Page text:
Professional Communication in the Doctor’s Office

professional communication in a doctor's officeNowhere is proper communication more important than it is in the doctor’s office. Not only do you need to put on a professional face for patients and co-workers, but what you say could quite literally alter someone’s life. So rather than using jargon to explain a medical decision to a patient, or a slang term to relate a patient’s problem to a doctor, it’s best to use the correct terminology.

It’s also important to dot your I’s and cross your T’s.

It isn’t just your spoken words either. With so much of the medical field depending on patient files it’s important for you to beable to express yourself in text as well. Every report, every chart, could be the key to the next doctor providing the right care. That’s why it’s so important for you to make sure your writing is legible and sensical, otherwise it could lead to serious problems down the line when someone whom you don’t know tries to interpret the guide you left behind.

For more information on the importance of professional communication in the doctor’s office simply contact us today!

How to Reduce Prescription Errors in 21st Century Pharmacies

It may seem like a contradiction but the pharmacy of the 21st century will feature both robotic automation and greater interaction between pharmacists and patients.

prescription pharmacyPharmacy automation has been steadily making its way into many pharmacies throughout the country. Robotic systems from companies like Aesynt, Parata Systems and RxMedic sort and dispense pills, which spares pharmacists from work that takes a lot of time and can lead to human error. It’s hard to put a firm number on presciption errors but the Food and Drug Administration says it has received close to 30,000 reports of medication errors since 1992. With many pills looking alike and many drug names sounding similar, automated systems offer a better way of checking and verifying that patients receive only drug they were prescribed.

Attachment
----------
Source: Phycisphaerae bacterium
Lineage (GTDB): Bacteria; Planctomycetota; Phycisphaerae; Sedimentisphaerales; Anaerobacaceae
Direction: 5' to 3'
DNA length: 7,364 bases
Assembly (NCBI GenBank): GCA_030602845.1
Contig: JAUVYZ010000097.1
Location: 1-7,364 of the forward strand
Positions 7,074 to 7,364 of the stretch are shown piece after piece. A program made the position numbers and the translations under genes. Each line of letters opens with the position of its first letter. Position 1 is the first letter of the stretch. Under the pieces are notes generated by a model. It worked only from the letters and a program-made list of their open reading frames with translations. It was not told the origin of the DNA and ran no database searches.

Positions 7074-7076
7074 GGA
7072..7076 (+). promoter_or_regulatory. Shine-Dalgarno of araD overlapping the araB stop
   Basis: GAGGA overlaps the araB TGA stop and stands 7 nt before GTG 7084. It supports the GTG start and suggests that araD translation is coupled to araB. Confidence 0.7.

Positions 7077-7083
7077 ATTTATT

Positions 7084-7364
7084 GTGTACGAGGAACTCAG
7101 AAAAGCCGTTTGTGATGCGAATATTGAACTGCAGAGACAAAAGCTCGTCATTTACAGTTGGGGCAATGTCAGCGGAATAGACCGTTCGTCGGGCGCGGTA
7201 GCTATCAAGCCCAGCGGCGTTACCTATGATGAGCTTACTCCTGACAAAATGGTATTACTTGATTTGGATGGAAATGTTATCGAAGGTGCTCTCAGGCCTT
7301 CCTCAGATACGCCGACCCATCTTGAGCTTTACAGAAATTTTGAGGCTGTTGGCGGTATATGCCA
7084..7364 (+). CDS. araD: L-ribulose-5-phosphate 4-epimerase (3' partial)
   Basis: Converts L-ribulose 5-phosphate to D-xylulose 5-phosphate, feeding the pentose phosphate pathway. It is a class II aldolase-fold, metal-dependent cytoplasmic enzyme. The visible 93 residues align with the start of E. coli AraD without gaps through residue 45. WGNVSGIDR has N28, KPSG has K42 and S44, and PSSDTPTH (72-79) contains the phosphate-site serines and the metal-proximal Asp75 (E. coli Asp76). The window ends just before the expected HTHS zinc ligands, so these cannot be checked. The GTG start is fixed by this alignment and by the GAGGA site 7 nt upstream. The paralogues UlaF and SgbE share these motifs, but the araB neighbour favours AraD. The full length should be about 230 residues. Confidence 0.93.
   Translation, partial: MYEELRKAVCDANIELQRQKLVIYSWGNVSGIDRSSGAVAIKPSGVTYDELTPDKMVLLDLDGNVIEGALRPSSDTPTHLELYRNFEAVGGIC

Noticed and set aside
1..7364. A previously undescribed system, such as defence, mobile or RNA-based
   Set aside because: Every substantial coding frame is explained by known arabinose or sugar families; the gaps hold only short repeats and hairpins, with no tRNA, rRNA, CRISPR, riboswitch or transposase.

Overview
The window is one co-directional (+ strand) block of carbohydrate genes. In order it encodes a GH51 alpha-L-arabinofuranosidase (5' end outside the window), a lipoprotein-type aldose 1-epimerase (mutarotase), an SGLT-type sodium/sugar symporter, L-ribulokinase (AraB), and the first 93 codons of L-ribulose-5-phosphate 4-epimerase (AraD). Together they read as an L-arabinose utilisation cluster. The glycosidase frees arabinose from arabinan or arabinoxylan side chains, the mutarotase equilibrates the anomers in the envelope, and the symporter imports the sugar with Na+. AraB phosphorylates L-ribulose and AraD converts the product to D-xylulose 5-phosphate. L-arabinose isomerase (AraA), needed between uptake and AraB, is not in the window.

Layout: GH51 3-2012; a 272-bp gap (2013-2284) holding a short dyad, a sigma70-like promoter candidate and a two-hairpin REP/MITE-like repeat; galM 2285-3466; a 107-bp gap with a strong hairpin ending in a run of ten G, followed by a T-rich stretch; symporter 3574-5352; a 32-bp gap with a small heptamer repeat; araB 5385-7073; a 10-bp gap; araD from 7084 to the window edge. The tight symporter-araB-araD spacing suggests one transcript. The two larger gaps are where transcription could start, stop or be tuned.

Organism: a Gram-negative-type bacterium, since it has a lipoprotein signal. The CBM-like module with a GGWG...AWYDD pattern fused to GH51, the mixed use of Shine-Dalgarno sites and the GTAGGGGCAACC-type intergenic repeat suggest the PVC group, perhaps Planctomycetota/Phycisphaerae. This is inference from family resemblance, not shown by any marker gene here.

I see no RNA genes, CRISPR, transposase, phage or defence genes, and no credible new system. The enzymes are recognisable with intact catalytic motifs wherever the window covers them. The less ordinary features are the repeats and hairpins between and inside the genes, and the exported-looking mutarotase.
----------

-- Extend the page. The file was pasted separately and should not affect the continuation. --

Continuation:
Another technology development that will change the pharmacy of the 21st century is the adoption of electronic prescribing, which gives doctors the ability to send prescriptions electronically to a pharmacy. E-prescribing reduces the chances for error that can come from misreading a doctor’s handwriting.

As for the pharmacists themselves, the evolution of pharmacist training is changing the profession. Compared to decades ago, today’s pharmacists can be more specialized and they enter the field with more specialized training, pharmacy consultant Ernest Gates tells Drug Topics. Some of these pharmacists will work in specialty pharmacies in areas such as oncology, geriatrics and diabetes among other areas of specialization.

Pharmacists who aren’t specialists can still expect to take on more responsibilities as a consequence of the Affordable Care Act. With the law’s expansion of Medicaid, Daniel Brown, a pharmacist and professor at the pharmacy school at Palm Beach Atlantic University, tells Medscape that he expects community pharmacies to see more Medicaid prescriptions. He also sees the increase in this patient traffic presenting additional opportunities for pharmacists to talk to patients about preventive services. Here’s where pharmacy automation is important. Automation doesn’t replace pharmacists. Instead, it provides a remedy to busy pharmacists – these systems free pharmacists to spend more of their time counseling patients instead of sorting pills. If the expected increase in patient traffic to pharmacies holds true, time savings found with automation will become very valuable.

For more information about emerging pharmacy trends, please contact us.

How To Use Google Glasses in Healthcare Training To Broaden Your Scope

Google Glass has been receiving a lot of press recently, especially in the field of medicine. Before we delve into how to use google glasses in healthcare training, let’s start by looking more closely at the device.

how to use google glasses in healthcare training, technology and healthcare, google glass and healthcareAs the name suggests, Google Glass is worn similar to a pair of glasses, minus one component: the lens. Instead of the lenses found in a traditional pair of glasses, the unit consists of a wire frame with a small, square computer in the upper right hand corner. The right side of the wire frame, close to the ear, acts as a track pad that turns the device off and on.